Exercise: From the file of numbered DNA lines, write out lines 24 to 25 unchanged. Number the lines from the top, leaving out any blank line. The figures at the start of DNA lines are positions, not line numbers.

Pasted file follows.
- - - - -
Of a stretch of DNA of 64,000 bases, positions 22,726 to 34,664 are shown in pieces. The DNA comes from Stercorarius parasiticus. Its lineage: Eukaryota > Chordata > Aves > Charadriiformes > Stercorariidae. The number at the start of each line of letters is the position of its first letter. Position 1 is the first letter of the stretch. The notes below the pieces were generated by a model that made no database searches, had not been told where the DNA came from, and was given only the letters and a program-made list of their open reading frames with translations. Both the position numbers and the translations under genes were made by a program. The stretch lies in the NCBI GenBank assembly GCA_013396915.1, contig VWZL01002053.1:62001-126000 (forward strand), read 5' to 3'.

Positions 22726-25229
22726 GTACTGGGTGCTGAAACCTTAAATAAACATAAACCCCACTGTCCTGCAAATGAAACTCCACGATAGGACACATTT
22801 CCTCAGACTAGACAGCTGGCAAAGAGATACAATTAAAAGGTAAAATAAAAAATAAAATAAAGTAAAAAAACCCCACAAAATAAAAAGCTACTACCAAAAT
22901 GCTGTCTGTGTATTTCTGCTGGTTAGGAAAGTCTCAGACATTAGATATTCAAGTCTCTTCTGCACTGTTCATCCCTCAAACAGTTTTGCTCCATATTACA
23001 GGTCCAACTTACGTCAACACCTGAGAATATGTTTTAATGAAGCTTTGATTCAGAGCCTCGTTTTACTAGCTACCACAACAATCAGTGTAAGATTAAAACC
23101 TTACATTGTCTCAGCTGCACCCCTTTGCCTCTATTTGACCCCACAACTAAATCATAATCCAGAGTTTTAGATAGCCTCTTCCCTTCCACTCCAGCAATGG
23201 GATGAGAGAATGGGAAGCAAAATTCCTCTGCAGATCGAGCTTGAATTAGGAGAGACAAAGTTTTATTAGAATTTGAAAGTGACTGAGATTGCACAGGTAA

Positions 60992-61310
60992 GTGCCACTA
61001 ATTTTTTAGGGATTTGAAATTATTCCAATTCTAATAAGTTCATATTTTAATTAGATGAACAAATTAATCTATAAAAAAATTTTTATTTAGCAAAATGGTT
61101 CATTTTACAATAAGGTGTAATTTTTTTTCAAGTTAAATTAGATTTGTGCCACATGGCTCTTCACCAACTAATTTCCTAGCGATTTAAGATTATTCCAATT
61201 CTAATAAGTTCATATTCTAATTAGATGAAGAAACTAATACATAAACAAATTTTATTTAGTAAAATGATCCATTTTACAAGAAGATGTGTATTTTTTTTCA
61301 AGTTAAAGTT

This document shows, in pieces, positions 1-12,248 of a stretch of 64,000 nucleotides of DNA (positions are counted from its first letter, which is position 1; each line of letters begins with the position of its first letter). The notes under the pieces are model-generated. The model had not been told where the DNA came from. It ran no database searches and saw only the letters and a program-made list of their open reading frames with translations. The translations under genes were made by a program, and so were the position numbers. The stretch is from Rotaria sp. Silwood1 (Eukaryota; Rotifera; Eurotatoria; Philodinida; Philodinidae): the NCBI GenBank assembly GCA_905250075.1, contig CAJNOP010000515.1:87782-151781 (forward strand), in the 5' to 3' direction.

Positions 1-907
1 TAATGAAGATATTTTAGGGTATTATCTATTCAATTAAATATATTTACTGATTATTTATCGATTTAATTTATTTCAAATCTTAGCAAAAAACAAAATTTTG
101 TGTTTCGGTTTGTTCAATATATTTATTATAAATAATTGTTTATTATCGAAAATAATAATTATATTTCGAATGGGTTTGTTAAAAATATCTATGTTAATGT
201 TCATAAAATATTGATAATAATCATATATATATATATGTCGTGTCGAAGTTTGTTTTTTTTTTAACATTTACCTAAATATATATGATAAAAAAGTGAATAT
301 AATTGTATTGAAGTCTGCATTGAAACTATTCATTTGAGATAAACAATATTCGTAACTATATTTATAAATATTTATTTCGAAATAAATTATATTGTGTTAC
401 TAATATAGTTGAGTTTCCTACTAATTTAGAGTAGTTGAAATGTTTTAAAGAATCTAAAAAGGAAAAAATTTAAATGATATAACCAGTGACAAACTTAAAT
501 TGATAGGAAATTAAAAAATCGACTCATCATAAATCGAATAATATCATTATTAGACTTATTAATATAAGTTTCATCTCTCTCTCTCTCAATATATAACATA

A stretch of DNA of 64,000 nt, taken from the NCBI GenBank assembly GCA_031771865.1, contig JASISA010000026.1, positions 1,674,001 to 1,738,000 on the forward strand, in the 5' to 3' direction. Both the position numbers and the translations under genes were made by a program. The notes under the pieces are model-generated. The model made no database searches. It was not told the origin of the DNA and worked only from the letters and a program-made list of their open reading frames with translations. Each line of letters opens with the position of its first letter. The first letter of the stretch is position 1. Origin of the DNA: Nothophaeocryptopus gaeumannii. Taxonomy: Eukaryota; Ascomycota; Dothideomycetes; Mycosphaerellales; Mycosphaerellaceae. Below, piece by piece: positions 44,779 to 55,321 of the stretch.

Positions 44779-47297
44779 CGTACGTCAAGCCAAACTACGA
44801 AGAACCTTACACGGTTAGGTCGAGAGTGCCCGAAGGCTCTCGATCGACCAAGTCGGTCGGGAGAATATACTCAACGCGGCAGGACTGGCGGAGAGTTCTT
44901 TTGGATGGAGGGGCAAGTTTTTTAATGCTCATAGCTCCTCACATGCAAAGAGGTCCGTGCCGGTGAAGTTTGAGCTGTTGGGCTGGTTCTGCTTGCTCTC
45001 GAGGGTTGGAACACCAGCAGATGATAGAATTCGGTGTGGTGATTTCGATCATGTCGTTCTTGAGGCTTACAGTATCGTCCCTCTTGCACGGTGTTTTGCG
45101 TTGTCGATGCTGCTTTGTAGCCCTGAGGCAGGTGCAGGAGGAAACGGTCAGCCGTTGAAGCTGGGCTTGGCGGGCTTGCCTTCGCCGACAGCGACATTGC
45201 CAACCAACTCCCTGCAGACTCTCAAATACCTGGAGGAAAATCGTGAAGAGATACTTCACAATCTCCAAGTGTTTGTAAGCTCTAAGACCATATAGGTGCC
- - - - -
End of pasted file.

Positions 44779-47297
44779 CGTACGTCAAGCCAAACTACGA